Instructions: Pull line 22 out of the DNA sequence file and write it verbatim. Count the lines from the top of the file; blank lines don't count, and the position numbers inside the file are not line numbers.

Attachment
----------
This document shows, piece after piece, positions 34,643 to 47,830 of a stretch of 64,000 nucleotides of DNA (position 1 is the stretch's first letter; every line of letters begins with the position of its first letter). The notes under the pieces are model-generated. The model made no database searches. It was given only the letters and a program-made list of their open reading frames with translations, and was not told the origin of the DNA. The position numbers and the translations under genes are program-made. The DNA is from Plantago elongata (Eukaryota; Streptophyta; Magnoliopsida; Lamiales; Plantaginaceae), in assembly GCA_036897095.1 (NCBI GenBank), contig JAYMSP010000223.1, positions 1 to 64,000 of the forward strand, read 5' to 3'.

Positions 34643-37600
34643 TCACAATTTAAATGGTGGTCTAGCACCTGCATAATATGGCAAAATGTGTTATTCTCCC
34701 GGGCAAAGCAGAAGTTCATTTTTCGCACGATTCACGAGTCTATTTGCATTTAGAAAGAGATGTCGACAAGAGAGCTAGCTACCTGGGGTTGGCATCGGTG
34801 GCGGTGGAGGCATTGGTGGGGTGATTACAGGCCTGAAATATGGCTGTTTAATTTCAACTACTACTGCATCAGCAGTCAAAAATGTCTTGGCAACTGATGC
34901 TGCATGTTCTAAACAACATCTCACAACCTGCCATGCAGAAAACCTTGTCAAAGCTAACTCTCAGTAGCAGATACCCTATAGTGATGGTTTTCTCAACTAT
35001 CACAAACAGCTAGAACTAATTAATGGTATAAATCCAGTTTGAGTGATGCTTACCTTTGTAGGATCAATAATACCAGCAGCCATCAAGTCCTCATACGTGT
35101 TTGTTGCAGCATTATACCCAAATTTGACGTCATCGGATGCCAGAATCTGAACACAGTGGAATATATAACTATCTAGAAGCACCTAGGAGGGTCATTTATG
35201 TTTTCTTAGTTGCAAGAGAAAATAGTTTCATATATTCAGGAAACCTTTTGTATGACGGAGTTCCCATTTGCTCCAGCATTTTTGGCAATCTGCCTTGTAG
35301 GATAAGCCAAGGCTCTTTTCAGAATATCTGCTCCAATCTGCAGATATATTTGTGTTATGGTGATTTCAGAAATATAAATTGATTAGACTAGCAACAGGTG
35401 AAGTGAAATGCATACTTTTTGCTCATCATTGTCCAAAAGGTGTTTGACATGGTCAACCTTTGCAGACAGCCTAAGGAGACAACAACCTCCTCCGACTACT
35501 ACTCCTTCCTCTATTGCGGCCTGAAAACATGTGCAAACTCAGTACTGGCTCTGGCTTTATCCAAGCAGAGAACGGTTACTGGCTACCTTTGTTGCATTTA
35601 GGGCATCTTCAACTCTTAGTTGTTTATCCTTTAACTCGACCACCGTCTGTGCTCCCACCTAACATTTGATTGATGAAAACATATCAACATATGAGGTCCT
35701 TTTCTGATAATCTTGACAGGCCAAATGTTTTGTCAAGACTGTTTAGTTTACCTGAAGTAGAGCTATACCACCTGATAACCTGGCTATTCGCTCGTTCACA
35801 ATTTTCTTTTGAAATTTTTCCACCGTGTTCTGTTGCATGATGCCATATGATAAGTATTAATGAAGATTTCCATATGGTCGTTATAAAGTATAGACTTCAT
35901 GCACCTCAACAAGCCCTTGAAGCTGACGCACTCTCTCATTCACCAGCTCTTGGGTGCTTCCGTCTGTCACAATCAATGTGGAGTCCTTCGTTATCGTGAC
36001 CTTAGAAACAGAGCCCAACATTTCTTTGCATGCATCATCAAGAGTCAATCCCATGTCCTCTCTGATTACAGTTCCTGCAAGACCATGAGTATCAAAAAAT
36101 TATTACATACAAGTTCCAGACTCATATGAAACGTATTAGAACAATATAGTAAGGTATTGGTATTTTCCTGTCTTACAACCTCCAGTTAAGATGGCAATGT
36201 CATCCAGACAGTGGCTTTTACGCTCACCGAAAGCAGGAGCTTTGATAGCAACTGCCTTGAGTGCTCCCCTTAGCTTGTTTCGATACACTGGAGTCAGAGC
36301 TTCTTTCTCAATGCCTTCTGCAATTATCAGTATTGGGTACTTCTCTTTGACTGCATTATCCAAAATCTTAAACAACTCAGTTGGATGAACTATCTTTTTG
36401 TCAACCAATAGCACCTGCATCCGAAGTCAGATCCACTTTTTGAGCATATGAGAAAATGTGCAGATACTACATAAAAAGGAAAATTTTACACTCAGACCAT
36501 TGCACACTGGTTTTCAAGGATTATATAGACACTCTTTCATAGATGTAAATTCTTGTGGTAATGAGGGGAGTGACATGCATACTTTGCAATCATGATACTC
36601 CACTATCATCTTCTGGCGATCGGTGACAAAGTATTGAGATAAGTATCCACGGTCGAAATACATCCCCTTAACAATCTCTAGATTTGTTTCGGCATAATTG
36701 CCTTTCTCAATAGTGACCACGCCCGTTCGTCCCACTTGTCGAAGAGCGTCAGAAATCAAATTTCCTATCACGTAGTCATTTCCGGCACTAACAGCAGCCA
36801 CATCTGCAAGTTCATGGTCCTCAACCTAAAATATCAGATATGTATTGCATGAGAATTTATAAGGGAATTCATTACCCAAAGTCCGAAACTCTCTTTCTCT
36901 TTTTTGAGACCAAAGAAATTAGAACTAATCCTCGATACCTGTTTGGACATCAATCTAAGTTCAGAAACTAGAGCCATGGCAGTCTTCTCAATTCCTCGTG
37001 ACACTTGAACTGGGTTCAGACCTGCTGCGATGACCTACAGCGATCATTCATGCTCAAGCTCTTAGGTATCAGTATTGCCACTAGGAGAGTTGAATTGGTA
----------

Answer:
36501 TGCACACTGGTTTTCAAGGATTATATAGACACTCTTTCATAGATGTAAATTCTTGTGGTAATGAGGGGAGTGACATGCATACTTTGCAATCATGATACTC